3 August 2016
By Katie Beckett, ABS Project Manager at the Department for Business, Energy & Industrial Strategy
The world’s flora has been studied for millennia. The first plant records known to exist are from the Neolithic Revolution, about 1000 years ago, the same period that is often described as the Agricultural Revolution. Fast forwarding through history, from the work of Mendel to new drug discovery and advances in molecular biology, plant science is at the cutting edge of research and development (R&D) in many sectors around the world.
Pharmaceutical, food & beverage, cosmetic, textiles and agriculture are just a selection of those sectors that would not be where they are today without research into plants, their derivatives and by-products. Alongside industries researching plant material to develop innovative commercial products, the UK is home to several leading plant science university departments and research institutions, accessing plant genetic resources from around the world for their own research purposes.
The Nagoya Protocol
R&D forms the cornerstone of the Nagoya Protocol on Access to Genetic Resources and the Fair and Equitable Sharing of Benefits Arising from their Utilisation, an international agreement which was adopted in 2010 and addresses the third component of the Convention on Biological Diversity (CBD).
Until recently, plant material for research purposes was moved between countries often with little more than a Material Transfer Agreement (MTA) and phytosanitary certificate. However, with the entry into force of the Nagoya Protocol in 2014, those wishing to conduct R&D on plant genetic resources may have to consider additional requirements.
By promoting the fair and equitable sharing of benefits arising from these R&D activities, the Protocol aims to incentivise countries and communities to protect, conserve and sustainably use indigenous biodiversity. Benefit sharing can take many forms and of relevance to the plant science academic community, for example through the sharing of research results, capacity building or the training of plant scientists. Where the work goes beyond academic research, and commercialisation takes place, benefit sharing may take other monetary forms. Although there are no prescribed benefit sharing formats, Annex 1 of the Nagoya Protocol provides some suggestions.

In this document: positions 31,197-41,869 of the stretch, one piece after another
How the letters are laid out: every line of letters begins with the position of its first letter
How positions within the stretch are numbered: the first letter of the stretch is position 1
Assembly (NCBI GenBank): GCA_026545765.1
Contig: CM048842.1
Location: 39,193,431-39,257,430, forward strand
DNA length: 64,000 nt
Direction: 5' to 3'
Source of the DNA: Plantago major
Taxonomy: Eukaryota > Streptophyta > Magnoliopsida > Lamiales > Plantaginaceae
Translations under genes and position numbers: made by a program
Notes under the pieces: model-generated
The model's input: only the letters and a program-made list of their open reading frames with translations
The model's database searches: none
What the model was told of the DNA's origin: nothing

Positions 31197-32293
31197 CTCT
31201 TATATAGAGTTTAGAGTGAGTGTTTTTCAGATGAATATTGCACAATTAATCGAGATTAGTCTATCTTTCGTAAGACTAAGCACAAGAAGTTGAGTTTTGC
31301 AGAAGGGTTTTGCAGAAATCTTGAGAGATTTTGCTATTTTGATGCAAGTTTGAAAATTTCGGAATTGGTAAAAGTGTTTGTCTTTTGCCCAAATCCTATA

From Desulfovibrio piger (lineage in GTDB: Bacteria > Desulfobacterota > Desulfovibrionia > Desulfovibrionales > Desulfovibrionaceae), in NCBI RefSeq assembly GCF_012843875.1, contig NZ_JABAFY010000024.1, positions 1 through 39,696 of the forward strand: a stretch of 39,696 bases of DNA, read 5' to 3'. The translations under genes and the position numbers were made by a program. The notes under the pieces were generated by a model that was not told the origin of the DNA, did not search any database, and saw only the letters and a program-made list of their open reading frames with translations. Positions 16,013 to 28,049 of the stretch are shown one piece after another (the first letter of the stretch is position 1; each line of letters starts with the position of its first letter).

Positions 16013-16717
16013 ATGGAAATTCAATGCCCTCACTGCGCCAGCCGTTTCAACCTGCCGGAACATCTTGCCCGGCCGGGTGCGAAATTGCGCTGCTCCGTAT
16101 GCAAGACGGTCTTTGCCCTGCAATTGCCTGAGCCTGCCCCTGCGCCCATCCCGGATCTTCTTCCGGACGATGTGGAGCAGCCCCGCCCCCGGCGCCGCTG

Regulations and compliance
In the UK, and indeed across Europe, R&D conducted on plant material obtained from a country which is Party to the Nagoya Protocol, may be in scope of Regulation (EU) No. 511/2014 on compliance measures for users. This piece of European legislation outlines what those involved in such R&D activities must do in order to meet the provisions of the Nagoya Protocol and comply with the rules governing research in the EU.
Given the complexity of the topic and its relatively recent entry into force, there a number of tools that plant scientists should be aware of to help navigate the legislation and provide support in meeting the requirements. The ABS Clearing House is an online platform for exchanging information designed to facilitate implementation of the Protocol. Over time this platform will be increasingly populated with information including details of all the Parties to the Protocol, legislative and administrative measures in place and other supporting documentation.
More specific to those researchers in Europe, the European Commission have worked with Member States in the development of a guidance document, spanning all sectors and providing, amongst other information, scenarios of activities that fall in and out of scope. Complementary to the horizontal guidance, plans are afoot for the development of sector specific guidelines, addressing the intricacies of the sectors involved and how they use genetic resources.
It is understandable that the provisions under the Nagoya Protocol and the EU Regulation may be daunting despite the overall objectives largely falling in line with what plant scientists around the world are striving for; conservation and sustainable use. Regulatory Delivery, a Directorate of The Department for Business, Energy and Industrial Strategy (BEIS), is responsible for enforcing the regulation in the UK and supporting UK researchers, organisations and businesses to meet the requirements while facilitating innovation and the continued development of the UK’s science and research industry.
Those working with plant genetic resources in a R&D capacity, whether academic or commercial, are encouraged to assess their activities in relation to the relevant regulations and make use of the available tools to support compliance. For information regarding implementation and compliance in the UK, please contact Regulatory Delivery, on firstname.lastname@example.org